In the year when he turned eighty-three, it is understandable that Howard thought his writing days were over: "Through retinal haemorrhages in both eyes, I was quite unable to read or write. All I had was minimal peripheral vision in one eye." But Sai Baba patted his chest and commanded him to write another book, sharing what was in his heart, and to return with the manuscript in two years. So, with Baba not permitting a co-author, and relying now on dictating and auditorial editing, Howard set forth to carry out the instruction of his guru. Sensing that his many readers were keen to hear more of how one man’s footsteps could lead unerringly to become the Avatar’s story-teller read in over twenty languages, Howard wrote his most autobiographical and heart-felt work: ‘Where the Road Ends’. It is an absorbing and uplifting story of a true spiritual seeker searching indefatigably to discover the deeper purpose for which we are all born.

By 1996, when he was eighty-nine, ‘Sai Inner Views and Insights’ was being avidly read worldwide. The first few chapters had been written before the passing of his dearest friend and wife, Iris. With grief overwhelming him, Howard received a message from Sathya Sai Baba to visit him in India. Christmas, 1994, found the now-famous blind devotee again at the feet of his master: He was again spurred on to write the remainder of the book. For many, the most touching and revealing chapter is in the form of a long, intimate and celebratory letter to Iris. In closing that personal tribute, he writes, "Death may seem to take all away and cut all ties, but it cannot cut the link of the love that is forever. So I can still sign myself your ever-loving husband, Howard." A remarkable chapter is titled, ‘Why Fear’, giving Howard’s account of how fear of death was banished forever from his life as he was standing beside a heroic tank commander amidst bursting artillery shells during the great battle of El Alamein in the Egyptian desert in 1940.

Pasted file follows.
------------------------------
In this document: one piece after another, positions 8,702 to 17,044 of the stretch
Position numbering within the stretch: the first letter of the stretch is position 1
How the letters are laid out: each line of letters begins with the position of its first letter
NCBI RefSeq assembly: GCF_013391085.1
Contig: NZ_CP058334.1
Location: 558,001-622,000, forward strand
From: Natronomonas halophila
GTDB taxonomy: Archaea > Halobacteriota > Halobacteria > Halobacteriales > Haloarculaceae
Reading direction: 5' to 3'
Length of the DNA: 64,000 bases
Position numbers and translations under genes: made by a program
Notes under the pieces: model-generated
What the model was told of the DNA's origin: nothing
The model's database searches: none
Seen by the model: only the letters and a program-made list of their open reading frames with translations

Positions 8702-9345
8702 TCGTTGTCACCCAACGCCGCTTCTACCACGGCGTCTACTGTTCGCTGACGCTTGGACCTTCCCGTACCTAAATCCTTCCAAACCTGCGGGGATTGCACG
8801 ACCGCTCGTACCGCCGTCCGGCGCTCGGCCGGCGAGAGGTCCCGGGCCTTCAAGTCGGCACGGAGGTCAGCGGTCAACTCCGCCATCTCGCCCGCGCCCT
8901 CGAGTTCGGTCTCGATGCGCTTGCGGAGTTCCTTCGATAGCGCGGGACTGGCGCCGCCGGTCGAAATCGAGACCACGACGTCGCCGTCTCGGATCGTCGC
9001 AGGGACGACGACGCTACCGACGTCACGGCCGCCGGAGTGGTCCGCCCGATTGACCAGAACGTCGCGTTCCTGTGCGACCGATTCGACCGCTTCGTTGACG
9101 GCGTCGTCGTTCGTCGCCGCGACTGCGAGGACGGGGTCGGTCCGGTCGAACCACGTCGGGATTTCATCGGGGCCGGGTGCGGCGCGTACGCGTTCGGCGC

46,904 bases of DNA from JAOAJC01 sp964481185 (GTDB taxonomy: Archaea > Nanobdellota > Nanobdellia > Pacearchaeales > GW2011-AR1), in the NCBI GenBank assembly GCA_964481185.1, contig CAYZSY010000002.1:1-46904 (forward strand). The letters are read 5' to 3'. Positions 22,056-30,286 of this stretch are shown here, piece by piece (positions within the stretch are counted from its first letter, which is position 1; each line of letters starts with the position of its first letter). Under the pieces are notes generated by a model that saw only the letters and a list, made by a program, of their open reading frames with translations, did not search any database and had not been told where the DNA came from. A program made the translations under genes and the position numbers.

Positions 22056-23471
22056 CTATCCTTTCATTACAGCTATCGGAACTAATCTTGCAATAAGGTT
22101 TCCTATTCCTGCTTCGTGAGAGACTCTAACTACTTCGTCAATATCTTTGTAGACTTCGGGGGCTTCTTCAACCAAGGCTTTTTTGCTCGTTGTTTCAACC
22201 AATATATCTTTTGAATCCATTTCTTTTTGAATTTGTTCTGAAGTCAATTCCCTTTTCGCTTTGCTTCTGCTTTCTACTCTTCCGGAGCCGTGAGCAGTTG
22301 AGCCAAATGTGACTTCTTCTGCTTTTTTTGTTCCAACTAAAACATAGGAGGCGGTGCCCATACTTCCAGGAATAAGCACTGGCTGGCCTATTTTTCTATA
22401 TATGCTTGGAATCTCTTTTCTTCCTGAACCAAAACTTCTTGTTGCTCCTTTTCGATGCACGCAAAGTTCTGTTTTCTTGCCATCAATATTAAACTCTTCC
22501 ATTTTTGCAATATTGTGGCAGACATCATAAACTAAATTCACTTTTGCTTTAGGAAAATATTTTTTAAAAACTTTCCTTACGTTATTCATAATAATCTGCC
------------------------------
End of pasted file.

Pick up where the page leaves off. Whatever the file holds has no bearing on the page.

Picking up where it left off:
The Lights of Home’, published in 2002 when Howard was ninety-five, is a book vibrating with love and liberating in its visionary tenor. Howard, blessed with that self-honesty and sensitivity that accompanies the drawing closer to death, writes exquisitely of his parents, precious conversations with Sai Baba, the yogas, close friends and his now vast perception of history and understanding of the timeless philosophy of spirit.

His final book, ‘The Way to Love Divine’, was published in 2004. He could hear the rippling of the current on the ‘River Jordan’, as he called the final crossing-over point; he could sense the awaiting embrace of his beloved Sai Baba and treasured wife, Iris. Living life to the fullest in every minute of every day remaining to him, Howard Murphet continued to work until he breathed his last. He leaves not only a legacy as Australia’s wisest spiritual voice but also as the international writer who brought many people to the truth. His books are timeless, as is the example of a life well lived.

Posted on 24.10.2004 by Ross Woodward